|Location||Warrnambool and Hopkins River east to about Princetown on the coast; inland to Lake Bolac and Darlington; east to beyond Camperdown. There are names of twelve hordes speaking slight dialects. According to Cary, the original name was Manmait but this name is of hordal style; one horde, the Dantgurt, became of more importance than the others after white settlement. Other hordes apparently included the Colongulac, Jarcoort, Elingamait, Barrath, Warnambu:l (Pertobe), Bolaga, Tooram, Narragoort, and the Coonawanee.|
|Co-ordinates||143°5'E x 38°10'S|
|Area||1,900 sq. m. (4,900 sq. km.)|
|References||Eyre, 1844, 1845; Hurst, 1844; Robinson, 1844; Tuckfield, 1844; Scott in Smyth, 1878; Smyth, 1878; Dawson, 1881; Curr, 1887; Goodall in Curr, 1887; Cary, 1898; Tuckfield in Cary, 1898; Tuckfield and Mossman, 1898; Howitt, 1904; Mathews, 1904 (Gr. 6485); Massola, 1962.|
|Alternative Names||Kirawirung (valid alternative), Kirraewuurong, Konoug-willam (? Typographical error), Manmait, Dantgurt, Dautgart, Tantgort, Targurt, Dyargurt, Jarcoort (apparently the horde at Jancourt), Bolaga (horde at Lake Bolac), Bolagher, Mount Shadwell tribe, Colongulac tribe (a horde), Warntalliin (lit. 'rough language,' a name given them by western tribes), Ngutuk (of neighboring tribes; means 'you'), Ngutung. Word for man = ['ma:r].|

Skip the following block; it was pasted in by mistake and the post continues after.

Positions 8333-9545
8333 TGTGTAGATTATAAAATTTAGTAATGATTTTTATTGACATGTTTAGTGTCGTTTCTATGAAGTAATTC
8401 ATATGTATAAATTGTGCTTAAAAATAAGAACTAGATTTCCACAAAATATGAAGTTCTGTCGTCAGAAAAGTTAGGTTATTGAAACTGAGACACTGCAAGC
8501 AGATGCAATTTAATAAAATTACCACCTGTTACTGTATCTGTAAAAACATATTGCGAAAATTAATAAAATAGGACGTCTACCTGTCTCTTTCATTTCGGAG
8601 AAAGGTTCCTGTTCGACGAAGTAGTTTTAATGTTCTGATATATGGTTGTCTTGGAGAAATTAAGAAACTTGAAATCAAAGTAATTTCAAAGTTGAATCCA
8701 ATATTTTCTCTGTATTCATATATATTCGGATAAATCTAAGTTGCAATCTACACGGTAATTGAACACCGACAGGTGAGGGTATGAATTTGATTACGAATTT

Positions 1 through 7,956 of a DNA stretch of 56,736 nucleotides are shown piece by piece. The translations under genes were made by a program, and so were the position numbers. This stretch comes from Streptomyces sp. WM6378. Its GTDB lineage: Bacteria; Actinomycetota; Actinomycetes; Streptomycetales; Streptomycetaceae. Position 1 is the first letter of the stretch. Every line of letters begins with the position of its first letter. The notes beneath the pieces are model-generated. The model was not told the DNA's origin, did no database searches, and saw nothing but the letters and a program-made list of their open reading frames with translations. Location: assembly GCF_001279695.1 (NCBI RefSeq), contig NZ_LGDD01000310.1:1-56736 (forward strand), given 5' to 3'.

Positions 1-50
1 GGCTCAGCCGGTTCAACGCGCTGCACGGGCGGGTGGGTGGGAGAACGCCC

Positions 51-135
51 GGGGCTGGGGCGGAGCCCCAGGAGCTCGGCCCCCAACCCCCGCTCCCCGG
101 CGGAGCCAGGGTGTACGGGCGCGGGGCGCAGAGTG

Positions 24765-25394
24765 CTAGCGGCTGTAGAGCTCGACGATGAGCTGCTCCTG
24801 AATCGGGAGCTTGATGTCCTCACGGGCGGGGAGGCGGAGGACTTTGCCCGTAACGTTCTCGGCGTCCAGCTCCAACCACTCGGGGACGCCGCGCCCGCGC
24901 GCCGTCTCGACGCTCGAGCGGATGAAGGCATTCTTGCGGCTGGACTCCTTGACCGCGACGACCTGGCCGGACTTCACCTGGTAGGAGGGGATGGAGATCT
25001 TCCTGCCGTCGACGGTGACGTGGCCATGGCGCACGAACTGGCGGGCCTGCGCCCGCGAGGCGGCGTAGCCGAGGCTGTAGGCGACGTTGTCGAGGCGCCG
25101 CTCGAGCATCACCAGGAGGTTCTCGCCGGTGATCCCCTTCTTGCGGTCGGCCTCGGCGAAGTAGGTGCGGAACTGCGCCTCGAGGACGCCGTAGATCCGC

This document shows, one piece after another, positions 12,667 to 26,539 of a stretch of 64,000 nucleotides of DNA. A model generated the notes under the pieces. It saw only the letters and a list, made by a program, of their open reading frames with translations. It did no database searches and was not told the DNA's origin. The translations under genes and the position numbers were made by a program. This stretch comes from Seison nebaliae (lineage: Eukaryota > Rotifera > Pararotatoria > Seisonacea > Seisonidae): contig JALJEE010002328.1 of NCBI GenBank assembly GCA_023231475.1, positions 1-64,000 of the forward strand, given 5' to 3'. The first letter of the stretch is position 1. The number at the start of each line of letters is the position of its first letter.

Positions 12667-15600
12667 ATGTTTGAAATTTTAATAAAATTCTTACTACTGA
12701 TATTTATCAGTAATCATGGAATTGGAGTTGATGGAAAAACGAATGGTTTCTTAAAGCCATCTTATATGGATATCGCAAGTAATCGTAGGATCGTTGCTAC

This information is reproduced from NB Tindale's Aboriginal Tribes of Australia
(1974). Please be aware that much of the data relating to Aboriginal language group distribution and definition has undergone revision since 1974. Please note also that this catalogue represents Tindale's attempt to depict Aboriginal tribal distribution at the time of European contact.